Wednesday, October 18, 2006

Weaving to a Theme

I love to try new techniques. The good thing is, it keeps me from getting bored weaving the same designs over and over ad nauseum. The bad thing is, my booth at craft shows can tend to look like a group show, instead of the work of a single artist. For someone whose primary sales outlet is fine craft shows, looking like a group effort is not a good thing.

A few years ago, I took two workshops from Sharon Marcus, a tapestry artist and art educator (at the time, she was on the faculty of the Oregon College of Art & Craft). One workshop was at CNCH, the annual weaving conference held in Northern California, and the other was at Convergence 2002, the biennial conference of the Handweavers Guild of America. These workshops focused on the art and design aspects of textiles, not technique. In both workshops, Sharon stressed the need to develop a style that is distinctive, a style that everyone seeing your work can associate with you and only you.

I explained that I found it difficult to stick with one technique or style, and explained the situation. Because I'm a one-woman shop, there's only me doing the weaving. I can't assign the boring "bread and butter" weaving to an employee and keep the exciting, challenging explorations for myself.

Sharon said, “Choose a substance other than cloth, and try to express that substance in cloth.” She said that by doing so, I could group work according to the theme the pieces evoked, and the result would be a more cohesive display that would look less like a group show. Sharon's advice was a revelation to me, and has influenced my approach to design ever since.

My first step was to pick a substance, and try to express or evoke that substance. I chose water. After all, water can take many forms (flowing river, waterfall, ice crystals, fog, raindrops on a pond, waves on the ocean, and so on), so I have lots of room for exploration. Also, water can be almost any color, depending on what’s underneath it and what’s reflected in it, so I’m not confined to shades of blue (think green pond water, creamy beach shallows, milky glacial runoff, dawn mist, clear water running over stones of all colors in a mountain stream, sunset reflections on water).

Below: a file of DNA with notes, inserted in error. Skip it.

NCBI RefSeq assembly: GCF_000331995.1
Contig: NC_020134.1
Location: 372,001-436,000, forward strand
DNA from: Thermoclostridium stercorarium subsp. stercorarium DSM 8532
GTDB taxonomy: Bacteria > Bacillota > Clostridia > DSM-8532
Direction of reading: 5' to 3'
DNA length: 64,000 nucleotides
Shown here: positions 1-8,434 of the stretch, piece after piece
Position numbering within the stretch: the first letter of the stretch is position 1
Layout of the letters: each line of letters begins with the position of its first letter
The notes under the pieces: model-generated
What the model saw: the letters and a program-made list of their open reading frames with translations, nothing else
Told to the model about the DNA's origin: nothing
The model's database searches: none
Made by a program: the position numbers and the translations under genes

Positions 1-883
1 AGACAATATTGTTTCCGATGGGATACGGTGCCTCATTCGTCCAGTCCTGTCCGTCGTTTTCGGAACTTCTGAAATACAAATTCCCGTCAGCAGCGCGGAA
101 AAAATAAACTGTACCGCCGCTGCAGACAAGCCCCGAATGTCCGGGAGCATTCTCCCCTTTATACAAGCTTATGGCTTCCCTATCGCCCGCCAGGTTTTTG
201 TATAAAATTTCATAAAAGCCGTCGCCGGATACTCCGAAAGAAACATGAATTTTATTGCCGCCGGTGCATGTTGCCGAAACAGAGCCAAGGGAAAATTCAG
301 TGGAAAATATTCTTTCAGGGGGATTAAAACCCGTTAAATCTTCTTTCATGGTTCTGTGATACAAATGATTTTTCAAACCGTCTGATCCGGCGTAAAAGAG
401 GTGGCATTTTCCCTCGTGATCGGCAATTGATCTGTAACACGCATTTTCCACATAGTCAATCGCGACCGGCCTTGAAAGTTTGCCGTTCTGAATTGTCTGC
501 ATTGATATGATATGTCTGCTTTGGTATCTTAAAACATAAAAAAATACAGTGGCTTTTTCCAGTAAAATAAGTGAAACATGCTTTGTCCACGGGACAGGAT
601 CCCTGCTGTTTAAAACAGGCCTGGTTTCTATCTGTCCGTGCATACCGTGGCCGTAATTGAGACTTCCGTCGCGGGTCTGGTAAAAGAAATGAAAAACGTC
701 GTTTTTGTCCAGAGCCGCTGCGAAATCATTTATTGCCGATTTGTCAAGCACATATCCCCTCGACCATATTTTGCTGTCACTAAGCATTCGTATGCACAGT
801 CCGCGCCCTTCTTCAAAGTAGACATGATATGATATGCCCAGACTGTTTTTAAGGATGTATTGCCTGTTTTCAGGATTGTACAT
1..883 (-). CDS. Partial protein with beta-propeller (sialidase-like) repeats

For a couple of years now, I've been weaving water. The yardage called "Grand Ripples" that was exhibited at Convergence 2006 in Grand Rapids was just one example of woven water.

The scarf woven on the AVL Workshop Dobby Loom at the San Jose Museum of Quilts & Textiles is another example (scroll down for pictures in an earlier blog entry). I've woven water with faux seersucker, and with ground cloth gathered up by shrinkable supplementary warps, and with any number of different designs and techniques. All different, but all water.

Since then, I’ve branched out into a feather series, with the weaving patterns forming shapes that evoke feathers. I’ve done a hummingbird colorway (see below), in honor of the Anna’s hummingbird that is a year-round resident here, and a raptor colorway, similar to the red tail hawk that I often see from my window.

Next came a wood-grain series (it helps having a woodworker for a husband, as there are lots of examples around to provide inspiration). I’m trying to use wood-based yarns (bamboo, rayon, lyocell) for the wood series, and plan to experiment with wood-based dyes as well (walnut, bloodwood, brazilwood, etc.).

My booth now has “themed weaving” and doesn't look so much like a group show, I get to try lots of new things, and I’m definitely not bored!

1 comment:

beryl said...

Thanks for sharing your workshop knowledge. I agree that developing a recognizable style is important for an artist. Some people come by it naturally -- some of us have to work at it. Your new scarf from the demonstration day reminds me of a piece of shibori. Lovely.